The United Nations (UN) has appointed Akinwunmi Adesina, Mansur Muhtar and Ndidi Nwuneli, among global leaders to spearhead the fight against malnutrition.
Adesina is a former minister of agriculture in Nigeria and president of the African Development Bank; Muhtar is vice president of Islamic Development Bank and Nwuneli is executive chair, Sahel Consulting Agriculture & Nutrition.
The trio are among 22 global leaders appointed under the scaling up nutrition (SUN) movement, and will work towards improving global food security.
According to the UN, some three billion people – almost half of all humanity – cannot afford a healthy diet, while two-thirds of children lack the diverse diets they need to thrive.
António Guterres, UN secretary general, said the appointment of the leaders was timely as malnutrition is fast becoming a global crisis.
“I believe that the approach of the SUN movement to tackle malnutrition through a country-owned multi-sectoral and multistakeholder approach is more crucial than ever before,” he said.
“These global leaders are championing country-led efforts to scale up nutrition and to deliver for girls, boys and their families a world free from malnutrition by 2030.”
The SUN movement is dedicated to nutrition action and collaboration, including helping countries to implement policies towards a systemic approach that provides access to a healthy diet.
Members of the movement include representatives from 65 countries, four Indian states, over 4,000 civil society organisations and 1,400 businesses (including small and medium enterprises), 16 UN agencies, international finance institutions, donor governments, and philanthropies funding nutrition.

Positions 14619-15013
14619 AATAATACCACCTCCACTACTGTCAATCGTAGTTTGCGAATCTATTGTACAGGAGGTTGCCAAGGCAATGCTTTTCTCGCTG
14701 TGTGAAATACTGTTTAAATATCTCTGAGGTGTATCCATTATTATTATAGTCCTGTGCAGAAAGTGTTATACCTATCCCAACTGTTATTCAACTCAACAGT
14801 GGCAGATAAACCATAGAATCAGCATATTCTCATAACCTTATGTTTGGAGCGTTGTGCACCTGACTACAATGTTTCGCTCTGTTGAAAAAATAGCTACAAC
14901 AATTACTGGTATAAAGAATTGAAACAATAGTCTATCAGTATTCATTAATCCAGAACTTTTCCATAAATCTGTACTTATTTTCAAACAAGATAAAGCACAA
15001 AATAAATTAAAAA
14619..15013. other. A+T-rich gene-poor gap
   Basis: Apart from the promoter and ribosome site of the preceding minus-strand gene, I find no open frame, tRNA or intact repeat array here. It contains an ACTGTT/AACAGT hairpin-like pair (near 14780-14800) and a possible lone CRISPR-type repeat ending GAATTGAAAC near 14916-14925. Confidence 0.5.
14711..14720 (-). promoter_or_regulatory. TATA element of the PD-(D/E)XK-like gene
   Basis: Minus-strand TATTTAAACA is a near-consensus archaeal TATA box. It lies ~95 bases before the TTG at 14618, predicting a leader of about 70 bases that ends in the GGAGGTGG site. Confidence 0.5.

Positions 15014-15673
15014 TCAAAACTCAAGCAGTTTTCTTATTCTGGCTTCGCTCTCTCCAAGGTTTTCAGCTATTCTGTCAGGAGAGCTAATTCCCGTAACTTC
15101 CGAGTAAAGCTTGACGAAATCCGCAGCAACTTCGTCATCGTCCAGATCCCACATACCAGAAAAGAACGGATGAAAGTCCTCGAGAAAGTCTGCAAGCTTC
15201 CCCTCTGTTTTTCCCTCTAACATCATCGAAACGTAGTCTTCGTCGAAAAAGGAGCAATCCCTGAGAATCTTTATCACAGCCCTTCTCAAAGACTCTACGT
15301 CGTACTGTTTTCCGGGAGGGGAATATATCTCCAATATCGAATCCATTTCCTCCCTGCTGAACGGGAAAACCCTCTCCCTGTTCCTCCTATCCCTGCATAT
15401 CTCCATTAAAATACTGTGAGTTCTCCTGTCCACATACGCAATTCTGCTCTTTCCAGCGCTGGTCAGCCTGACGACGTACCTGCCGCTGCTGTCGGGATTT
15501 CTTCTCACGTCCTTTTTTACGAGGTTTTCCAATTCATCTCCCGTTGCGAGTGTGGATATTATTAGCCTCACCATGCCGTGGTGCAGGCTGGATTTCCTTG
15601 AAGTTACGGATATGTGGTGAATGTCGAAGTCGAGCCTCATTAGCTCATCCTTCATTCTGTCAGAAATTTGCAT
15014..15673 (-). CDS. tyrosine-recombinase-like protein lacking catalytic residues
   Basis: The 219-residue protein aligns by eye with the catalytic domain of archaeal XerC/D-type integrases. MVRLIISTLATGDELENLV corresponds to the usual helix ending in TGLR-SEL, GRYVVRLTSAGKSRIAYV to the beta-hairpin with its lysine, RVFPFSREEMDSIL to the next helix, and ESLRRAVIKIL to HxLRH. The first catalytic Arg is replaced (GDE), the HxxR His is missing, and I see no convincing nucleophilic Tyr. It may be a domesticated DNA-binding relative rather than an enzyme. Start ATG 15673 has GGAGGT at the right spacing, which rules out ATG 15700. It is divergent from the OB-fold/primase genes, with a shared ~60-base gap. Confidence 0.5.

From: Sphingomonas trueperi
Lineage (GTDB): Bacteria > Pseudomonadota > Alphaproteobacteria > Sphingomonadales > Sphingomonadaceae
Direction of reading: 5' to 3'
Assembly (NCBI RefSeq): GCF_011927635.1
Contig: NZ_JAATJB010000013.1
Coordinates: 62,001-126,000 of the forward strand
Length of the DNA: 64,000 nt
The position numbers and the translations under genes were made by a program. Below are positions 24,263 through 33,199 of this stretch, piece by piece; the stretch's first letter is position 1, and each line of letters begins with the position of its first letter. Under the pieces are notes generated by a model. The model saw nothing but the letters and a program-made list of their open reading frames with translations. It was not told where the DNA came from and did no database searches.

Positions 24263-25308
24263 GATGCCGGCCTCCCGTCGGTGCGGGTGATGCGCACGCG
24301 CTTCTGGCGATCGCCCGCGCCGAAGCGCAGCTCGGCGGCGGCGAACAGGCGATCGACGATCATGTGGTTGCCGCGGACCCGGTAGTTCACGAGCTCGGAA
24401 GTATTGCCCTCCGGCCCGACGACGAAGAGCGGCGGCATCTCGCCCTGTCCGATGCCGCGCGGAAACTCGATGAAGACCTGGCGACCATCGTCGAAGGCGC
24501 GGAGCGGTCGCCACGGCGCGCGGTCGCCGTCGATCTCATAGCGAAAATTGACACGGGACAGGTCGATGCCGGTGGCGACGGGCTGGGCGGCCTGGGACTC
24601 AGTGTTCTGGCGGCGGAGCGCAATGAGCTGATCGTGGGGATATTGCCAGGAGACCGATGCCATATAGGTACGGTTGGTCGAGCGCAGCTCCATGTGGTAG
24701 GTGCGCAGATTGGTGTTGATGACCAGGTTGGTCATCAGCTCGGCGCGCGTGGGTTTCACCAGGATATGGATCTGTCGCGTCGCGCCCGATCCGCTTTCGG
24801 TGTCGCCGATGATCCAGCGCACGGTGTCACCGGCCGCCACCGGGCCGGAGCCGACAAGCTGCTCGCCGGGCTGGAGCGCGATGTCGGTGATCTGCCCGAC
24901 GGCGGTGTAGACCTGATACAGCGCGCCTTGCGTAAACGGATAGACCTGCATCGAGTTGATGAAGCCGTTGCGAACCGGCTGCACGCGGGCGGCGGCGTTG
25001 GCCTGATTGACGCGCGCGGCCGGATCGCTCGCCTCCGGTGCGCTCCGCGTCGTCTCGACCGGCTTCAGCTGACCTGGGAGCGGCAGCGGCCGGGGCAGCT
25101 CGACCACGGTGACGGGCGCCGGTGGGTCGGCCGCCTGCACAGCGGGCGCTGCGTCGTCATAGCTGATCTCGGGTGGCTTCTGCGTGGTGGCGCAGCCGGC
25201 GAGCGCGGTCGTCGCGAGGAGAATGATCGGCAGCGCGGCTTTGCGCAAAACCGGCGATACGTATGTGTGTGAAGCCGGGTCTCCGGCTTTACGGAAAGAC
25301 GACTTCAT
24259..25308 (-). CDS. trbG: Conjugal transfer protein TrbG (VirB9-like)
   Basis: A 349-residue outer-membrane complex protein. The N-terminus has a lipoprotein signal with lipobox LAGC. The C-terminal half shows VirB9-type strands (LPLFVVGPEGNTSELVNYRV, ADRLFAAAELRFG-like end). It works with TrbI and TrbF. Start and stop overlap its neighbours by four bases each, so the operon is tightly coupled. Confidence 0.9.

Here is a full list of the appointed global leaders:
Nigeria – Akinwumi Adesina, president, African Development Bank.
United Arab Emirates – Mariam Amheiri, Minister of climate change and environment.
Sweden – Inger Ashing, CEO, Save the Children International.
Philippines – Cherrie Atilano, CEO and president, AGREA Agricultural Systems International, Inc.
United States – Cindy McCain, executive director, World Food Programme.
Cameroon – Martin Chungong, secretary-general, Inter- Parliamentary Union.
Barbados – Pierre Cooke Jr., prime minister, Barbados youth parliament and technical advisor, Healthy Caribbean Coalition, Barbados.
Angola – Josefa Leonel, CORREIA SACKO, commissioner, agriculture, rural development, blue economy and sustainable environment, African Union Commission.
El Salvador – Gabriela de Bukele, first lady, presidency.
Kenya – Githinji Gitahi, CEO, AMREF Health Africa.
Ireland – Sophie Healy-thow, global youth campaigns coordinator, Global Alliance for Improved Nutrition.
Nigeria – Mansur Muhtar, vice-president, Islamic Development Bank.
United Kingdom – David Nabarro, strategic director, 4SD, special envoy of WHO DG on COVID19, co-lead, UN global crisis response group foodstream.
Pakistan – Sania Nishtar, member of senate and president of Heartfile NGO.
Nigeria – Ndidi Nwuneli, executive chair, Sahel Consulting Agriculture & Nutrition.
Mexico – Alfredo Rimoch, CEO, Laboratorios Liomont.
US – Catherine Russell, executive director, UNICEF.
Canada – Harjit Sajjan, minister of international development & minister responsible for the Pacific Economic Development Agency of Canada.
Netherlands – Feike Sijbesma, honorary chairman of Royal DSM.
Norway – Gunhlid Stordalen, founder and president, EAT Foundation.
Colombia – Juan Pablo Uribe, global director for health nutrition and population & director of the Global Financing Facility for women, children and adolescents (GFF), World Bank.
Finland – Jutta Urpilainen, commissioner for international partnerships, European Commission.